Boy story – Boy review.

Boy – Starring James Rolleston, Taika Waititi and Te Aho Aho Eketone-Whitu. Directed by Taika Waititi. Rated M. By Simon Miraudo.

What does it take to create a blockbuster movie; one whose epic box-office grosses end up partly defining its nation of origin’s identity? Think of the biggest money earner in North American history: Avatar, a parable about humanity’s obsession with earning money, destroying nature and wiping out foreign civilisations (coughwhiteguiltcough). Consider Australia’s highest grossing local production: Crocodile Dundee, a comic tale about a likable larrikin who sticks it to authority. Surely the home-grown films that we embrace reflect the way we wish to see ourselves. So what does Taika Waititi’s Boy – the highest grossing New Zealand film in that nation’s history – have to say about New Zealanders?

Perhaps that they’re a bunch of friendly (albeit quirky) individuals? The flick begins in 1984, with the titular Boy (a sweet yet confident James Rolleston) welcoming us to his interesting world. We meet his fleet of cousins with whom he shares a home, his scruffy group of friends, as well as his meek little brother Rocky (Te Aho Aho Eketone-Whitu). Boy’s mother passed away while giving birth to the younger of the boys, and the duo eagerly await the return of their enigmatic father Alemain (Waititi) from prison. Perhaps the success of Boy implies that New Zealand is a country of optimistic dreamers? Boy has built his father up in his mind to be an epic hero with the skills of a samurai and the dancing prowess of a young Michael Jackson. However, when Alemain returns home after a stint in the clink, he reveals himself to not be quite the champion Boy had hoped.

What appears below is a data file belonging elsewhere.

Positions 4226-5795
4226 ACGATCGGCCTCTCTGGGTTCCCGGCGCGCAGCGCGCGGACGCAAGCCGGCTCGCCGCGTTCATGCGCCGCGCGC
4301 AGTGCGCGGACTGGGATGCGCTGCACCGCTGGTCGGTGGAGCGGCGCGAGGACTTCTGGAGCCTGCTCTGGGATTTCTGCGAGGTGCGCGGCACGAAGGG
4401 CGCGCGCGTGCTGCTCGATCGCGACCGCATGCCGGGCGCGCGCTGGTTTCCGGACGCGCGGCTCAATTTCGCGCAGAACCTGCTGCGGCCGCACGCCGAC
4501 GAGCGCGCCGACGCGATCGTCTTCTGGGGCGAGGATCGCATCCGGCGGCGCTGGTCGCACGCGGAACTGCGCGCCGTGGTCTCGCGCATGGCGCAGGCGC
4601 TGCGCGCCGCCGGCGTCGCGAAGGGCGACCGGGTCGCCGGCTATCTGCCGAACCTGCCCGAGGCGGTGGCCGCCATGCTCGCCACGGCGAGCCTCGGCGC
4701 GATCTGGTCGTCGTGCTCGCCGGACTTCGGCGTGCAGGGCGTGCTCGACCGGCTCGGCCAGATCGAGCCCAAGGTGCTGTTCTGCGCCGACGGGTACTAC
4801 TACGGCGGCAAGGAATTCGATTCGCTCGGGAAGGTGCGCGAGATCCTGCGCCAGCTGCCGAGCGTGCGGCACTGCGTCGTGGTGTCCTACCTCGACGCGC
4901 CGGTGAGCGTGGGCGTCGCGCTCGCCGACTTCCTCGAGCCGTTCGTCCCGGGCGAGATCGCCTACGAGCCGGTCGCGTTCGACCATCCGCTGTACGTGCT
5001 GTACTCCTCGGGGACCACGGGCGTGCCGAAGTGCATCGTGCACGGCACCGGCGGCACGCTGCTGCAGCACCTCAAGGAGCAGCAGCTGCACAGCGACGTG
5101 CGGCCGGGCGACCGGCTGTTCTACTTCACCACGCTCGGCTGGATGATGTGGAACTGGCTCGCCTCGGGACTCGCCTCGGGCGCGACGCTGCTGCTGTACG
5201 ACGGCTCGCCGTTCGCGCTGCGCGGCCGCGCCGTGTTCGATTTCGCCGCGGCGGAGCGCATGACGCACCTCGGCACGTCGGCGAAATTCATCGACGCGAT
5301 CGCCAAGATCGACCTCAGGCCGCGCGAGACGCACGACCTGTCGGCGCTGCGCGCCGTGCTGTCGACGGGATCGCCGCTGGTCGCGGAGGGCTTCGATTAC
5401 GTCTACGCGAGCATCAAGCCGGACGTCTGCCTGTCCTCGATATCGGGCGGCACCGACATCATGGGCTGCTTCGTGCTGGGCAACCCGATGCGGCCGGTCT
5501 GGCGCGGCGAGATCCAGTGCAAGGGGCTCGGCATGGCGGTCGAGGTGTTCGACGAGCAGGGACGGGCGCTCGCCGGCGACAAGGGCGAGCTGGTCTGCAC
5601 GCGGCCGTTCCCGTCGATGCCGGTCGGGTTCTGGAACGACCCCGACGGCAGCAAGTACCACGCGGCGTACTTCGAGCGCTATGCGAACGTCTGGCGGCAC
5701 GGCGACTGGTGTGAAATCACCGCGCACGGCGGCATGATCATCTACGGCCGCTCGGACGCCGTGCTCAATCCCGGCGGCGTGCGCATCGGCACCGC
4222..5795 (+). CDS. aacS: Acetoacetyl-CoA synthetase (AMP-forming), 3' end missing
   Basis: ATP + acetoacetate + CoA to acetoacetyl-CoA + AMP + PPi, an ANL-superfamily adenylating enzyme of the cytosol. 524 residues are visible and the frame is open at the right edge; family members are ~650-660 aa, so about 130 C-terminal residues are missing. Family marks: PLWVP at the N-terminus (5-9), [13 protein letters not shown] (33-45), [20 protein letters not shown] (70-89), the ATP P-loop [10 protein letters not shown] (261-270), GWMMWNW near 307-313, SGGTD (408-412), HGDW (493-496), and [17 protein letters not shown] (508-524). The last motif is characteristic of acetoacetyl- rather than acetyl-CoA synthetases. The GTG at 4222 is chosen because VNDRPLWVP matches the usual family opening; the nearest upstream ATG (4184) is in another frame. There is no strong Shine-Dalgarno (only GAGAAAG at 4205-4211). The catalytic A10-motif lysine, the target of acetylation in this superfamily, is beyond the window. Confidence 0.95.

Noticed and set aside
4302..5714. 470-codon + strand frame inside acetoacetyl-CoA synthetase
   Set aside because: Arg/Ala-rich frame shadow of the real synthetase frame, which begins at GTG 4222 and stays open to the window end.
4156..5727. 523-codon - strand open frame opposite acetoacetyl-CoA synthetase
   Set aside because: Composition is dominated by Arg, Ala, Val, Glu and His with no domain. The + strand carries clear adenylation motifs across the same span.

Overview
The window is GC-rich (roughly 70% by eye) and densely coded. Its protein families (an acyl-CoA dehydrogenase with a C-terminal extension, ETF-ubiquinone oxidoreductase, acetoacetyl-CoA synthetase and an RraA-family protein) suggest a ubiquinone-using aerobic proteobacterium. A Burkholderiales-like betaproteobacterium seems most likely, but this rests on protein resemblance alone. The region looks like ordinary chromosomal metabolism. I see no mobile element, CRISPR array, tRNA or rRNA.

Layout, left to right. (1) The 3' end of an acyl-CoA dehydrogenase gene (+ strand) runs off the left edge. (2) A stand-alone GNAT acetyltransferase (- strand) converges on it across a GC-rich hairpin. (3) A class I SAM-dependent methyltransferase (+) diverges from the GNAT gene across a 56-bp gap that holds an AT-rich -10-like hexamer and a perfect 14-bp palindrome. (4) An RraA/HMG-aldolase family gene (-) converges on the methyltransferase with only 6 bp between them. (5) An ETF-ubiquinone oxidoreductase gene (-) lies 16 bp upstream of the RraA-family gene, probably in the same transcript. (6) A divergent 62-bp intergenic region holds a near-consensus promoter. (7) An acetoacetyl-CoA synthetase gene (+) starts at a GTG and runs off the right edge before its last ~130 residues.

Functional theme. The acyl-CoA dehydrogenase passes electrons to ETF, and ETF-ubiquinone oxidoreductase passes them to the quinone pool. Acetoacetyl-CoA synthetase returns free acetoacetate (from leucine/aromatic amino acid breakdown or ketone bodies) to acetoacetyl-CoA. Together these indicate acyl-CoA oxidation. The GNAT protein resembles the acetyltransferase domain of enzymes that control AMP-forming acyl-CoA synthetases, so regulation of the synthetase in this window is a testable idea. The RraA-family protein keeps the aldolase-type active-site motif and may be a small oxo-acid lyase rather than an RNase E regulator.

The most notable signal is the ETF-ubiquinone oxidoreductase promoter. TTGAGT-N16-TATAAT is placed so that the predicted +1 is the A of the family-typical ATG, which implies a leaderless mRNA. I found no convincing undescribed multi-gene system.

Perhaps Boy’s b/o numbers reflect New Zealand’s adoration of awkward humour and painstakingly composed mise-en-scenes. Waititi – director of Eagle vs. Shark, Oscar-nominated short Two Cars One Night, and many episodes of Flight of the Conchords – has an expert handle on stilted delivery and precise comic timing. He also seems to have a penchant for the work of Wes Anderson, as Boy feels like a direct descendant of Anderson’s oeuvre (right down to the bad father figure). The performances – particularly Waititi’s – are impressive. However, his unmoving camera keeps us separate from the film’s events. There is no emotional catharsis in his screenplay either (where there is in Anderson’s pictures). Instead, the film just feels distant, and not all that poignant. These aren’t exactly prime traits for an intimate character drama.

Perhaps the NZ$7 million gross of Boy is an indication of … nothing. A nation’s highest grossing films hardly indicate the best films they had to offer. The thought of Avatar being the definitive American motion picture is ludicrous (especially if high grosses imply that Alice in Wonderland is the fifth most iconic piece of American cinema). Consider the recent Australian success stories: Bran Nue Dae, Happy Feet, Mao’s Last Dancer. Again, hardly definitive works. Perhaps the only thing all these pictures have in common is their inoffensiveness – which is exactly what Boy is. It is far from a bad film; in fact, it’s totally pleasant and enjoyable. Due to all the money it collected in its New Zealand release, it will receive both hype and criticism disproportionate to its quality as it reaches our shores. I say it sits somewhere in between both sides of the argument. Boy is – like so many films that end up grossing a whole bunch of money – unremarkable. But it is also sweet and funny, and films like that are always worth handing over cash to see.


Check out Simon’s other reviews here.

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